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FOREX-Dollar up as selloff pauses, inflation in focus

* Dollar sell-off pauses on position squaring

* Benign inflation seen likely to weigh on greenback

* Gains on report Stanford's Taylor impresses Trump (Adds report on Taylor, updates prices)

NEW YORK, Oct 16 (Reuters) - The U.S. dollar gained slightly on Monday as investors repositioned after disappointing inflation data on Friday sent the greenback to its lowest levels in more than two weeks, and with no major U.S. releases on Monday to sway direction.

Consumer price data on Friday showed still benign inflation, disappointing investors who had expected it to increase.

That came after minutes from the Federal Reserves September meeting released on Wednesday showed that Fed policymakers had a prolonged debate about the prospects of a pickup in inflation and the path of future interest rate rises if it did not.

Weve got a lot of negative news priced in, said Mark McCormick, North American head of FX strategy at TD Securities in Toronto.

Were just seeing some squaring up of positioning now, well probably see it for the next day or two, and then I think well focus a bit more back on the negative U.S. outlook, McCormick said.

The dollar index against a basket of six major currencies rose 0.22 percent to 93.287. It fell to 92.75 on Friday immediately after the consumer price data, the lowest since Sept. 26.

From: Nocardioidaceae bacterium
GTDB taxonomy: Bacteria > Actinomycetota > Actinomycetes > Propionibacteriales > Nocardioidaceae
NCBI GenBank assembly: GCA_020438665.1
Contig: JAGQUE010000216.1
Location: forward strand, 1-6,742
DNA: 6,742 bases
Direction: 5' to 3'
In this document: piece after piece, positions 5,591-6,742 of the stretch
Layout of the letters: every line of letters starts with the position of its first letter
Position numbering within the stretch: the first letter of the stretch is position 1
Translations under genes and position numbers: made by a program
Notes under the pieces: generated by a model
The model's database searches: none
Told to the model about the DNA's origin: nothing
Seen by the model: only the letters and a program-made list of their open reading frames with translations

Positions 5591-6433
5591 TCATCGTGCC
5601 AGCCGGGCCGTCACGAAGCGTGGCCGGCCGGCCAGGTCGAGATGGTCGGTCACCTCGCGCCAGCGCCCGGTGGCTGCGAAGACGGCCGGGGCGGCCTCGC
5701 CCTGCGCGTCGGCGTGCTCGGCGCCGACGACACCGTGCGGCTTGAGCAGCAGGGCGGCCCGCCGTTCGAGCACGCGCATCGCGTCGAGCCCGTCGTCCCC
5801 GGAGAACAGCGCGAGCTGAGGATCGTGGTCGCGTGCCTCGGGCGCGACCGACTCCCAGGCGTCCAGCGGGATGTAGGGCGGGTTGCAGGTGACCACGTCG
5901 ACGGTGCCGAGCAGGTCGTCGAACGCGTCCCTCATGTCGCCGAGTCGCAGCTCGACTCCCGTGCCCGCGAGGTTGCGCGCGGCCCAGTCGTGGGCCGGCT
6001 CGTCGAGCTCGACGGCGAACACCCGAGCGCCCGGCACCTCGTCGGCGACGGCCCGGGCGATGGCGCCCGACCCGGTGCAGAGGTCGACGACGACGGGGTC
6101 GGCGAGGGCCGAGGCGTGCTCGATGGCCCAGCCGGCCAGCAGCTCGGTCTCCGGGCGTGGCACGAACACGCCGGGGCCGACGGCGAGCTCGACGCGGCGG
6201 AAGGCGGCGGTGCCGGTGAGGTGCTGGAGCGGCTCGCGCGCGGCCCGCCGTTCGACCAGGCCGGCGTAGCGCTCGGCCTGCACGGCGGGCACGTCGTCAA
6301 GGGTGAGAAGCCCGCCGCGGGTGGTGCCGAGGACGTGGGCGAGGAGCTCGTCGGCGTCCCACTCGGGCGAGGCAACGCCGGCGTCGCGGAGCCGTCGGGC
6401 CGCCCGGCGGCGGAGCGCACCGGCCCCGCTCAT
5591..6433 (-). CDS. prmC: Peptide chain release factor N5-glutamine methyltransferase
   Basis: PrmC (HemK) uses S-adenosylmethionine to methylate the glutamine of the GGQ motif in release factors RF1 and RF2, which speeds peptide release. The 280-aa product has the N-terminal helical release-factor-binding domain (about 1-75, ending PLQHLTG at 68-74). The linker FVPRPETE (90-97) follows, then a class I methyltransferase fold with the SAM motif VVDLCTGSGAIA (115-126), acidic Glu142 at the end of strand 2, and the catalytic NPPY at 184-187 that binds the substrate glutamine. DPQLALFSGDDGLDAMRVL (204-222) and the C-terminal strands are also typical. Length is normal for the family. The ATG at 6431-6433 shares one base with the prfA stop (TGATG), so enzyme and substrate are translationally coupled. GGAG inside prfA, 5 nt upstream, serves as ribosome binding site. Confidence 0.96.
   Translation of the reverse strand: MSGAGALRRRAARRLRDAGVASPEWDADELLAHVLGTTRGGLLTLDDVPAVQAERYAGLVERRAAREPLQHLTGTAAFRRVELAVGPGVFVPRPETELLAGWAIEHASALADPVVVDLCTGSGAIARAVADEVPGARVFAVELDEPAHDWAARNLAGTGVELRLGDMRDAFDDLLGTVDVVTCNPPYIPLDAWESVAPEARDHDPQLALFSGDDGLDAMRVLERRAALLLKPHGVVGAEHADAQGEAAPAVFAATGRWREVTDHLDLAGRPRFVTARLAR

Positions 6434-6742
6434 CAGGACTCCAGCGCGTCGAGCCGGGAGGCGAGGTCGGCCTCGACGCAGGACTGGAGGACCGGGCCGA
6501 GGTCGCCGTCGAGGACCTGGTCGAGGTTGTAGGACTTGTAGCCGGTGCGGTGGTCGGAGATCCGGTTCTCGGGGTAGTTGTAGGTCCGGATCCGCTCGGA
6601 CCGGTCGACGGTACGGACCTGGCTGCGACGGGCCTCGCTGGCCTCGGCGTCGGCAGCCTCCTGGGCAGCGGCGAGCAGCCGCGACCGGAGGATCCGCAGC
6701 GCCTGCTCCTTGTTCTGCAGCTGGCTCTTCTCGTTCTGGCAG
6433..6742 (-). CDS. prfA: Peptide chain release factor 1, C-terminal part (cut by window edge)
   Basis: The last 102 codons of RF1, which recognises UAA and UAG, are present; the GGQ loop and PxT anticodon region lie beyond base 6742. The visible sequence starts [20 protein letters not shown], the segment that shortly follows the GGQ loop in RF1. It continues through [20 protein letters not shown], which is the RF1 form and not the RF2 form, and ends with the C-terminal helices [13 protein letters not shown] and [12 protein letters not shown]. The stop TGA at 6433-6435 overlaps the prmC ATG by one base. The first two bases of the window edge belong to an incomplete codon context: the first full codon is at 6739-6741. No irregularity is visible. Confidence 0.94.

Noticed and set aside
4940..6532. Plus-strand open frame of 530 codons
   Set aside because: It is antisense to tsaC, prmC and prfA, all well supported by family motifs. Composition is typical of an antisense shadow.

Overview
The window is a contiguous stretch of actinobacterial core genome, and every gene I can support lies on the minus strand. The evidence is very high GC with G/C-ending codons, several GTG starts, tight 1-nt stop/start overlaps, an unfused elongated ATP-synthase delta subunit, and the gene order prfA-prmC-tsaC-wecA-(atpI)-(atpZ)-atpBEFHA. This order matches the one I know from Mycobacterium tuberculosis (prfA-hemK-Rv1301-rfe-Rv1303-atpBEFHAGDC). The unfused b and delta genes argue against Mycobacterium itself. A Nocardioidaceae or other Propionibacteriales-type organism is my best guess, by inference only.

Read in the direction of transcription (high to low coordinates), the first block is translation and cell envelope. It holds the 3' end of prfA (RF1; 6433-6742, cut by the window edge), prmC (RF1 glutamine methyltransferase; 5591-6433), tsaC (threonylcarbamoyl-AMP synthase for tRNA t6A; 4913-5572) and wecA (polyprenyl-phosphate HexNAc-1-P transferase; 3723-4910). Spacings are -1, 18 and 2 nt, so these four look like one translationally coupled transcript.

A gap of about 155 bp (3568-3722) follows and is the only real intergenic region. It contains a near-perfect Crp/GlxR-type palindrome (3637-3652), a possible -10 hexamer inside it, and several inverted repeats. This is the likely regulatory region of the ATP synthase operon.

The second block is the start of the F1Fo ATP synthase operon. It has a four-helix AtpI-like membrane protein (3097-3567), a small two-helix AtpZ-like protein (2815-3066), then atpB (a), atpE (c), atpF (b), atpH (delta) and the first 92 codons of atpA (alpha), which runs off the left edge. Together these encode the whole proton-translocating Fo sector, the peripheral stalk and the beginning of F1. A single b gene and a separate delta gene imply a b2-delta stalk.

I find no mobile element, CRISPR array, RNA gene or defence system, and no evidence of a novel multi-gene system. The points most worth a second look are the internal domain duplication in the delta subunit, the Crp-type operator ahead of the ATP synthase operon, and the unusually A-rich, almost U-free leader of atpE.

Fed Chair Janet Yellen on Sunday reaffirmed the U.S. central banks commitment to raising rates gradually, saying that the economy and labor market are strong despite low inflation.

Traders expect the Fed to raise rates at its December meeting, but are less bullish on further increases next year, even as Fed projections show that three additional rate hikes are likely in 2018.

U.S. data surprises have started to accelerate a little bit, but the big key is U.S. inflation surprises have been underperforming the rest of the world, said McCormick.

The dollar alo gained after Bloomberg on Monday reported that U.S. President Donald Trump was impressed with Stanford University economist John Taylor during an interview for Fed Chair.

Taylor is seen as more hawkish than Yellen.

The euro was also weaker after an election in Austria put conservative Sebastian Kurz on track to become the country's next leader.

Spain also moved closer on Monday to imposing central rule over Catalonia to thwart its push for independence after Catalan leader Carles Puigdemont missed an initial deadline to make his intentions clear. (Additional reporting by Saikat Chatterjee in London; Editing by Bernadette Baum and Susan Thomas)